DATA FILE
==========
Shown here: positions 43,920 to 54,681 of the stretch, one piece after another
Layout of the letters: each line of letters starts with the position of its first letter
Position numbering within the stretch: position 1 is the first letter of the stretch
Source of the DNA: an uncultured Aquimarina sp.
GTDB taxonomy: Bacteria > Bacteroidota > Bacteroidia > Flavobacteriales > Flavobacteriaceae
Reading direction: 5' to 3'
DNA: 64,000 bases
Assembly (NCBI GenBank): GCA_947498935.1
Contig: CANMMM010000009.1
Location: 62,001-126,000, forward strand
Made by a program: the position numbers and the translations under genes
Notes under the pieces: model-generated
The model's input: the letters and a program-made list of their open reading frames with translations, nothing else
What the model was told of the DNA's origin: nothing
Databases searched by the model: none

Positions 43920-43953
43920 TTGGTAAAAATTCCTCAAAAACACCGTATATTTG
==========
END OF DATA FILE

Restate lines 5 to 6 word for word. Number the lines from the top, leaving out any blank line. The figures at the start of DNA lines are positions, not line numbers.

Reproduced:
GTDB taxonomy: Bacteria > Bacteroidota > Bacteroidia > Flavobacteriales > Flavobacteriaceae
Reading direction: 5' to 3'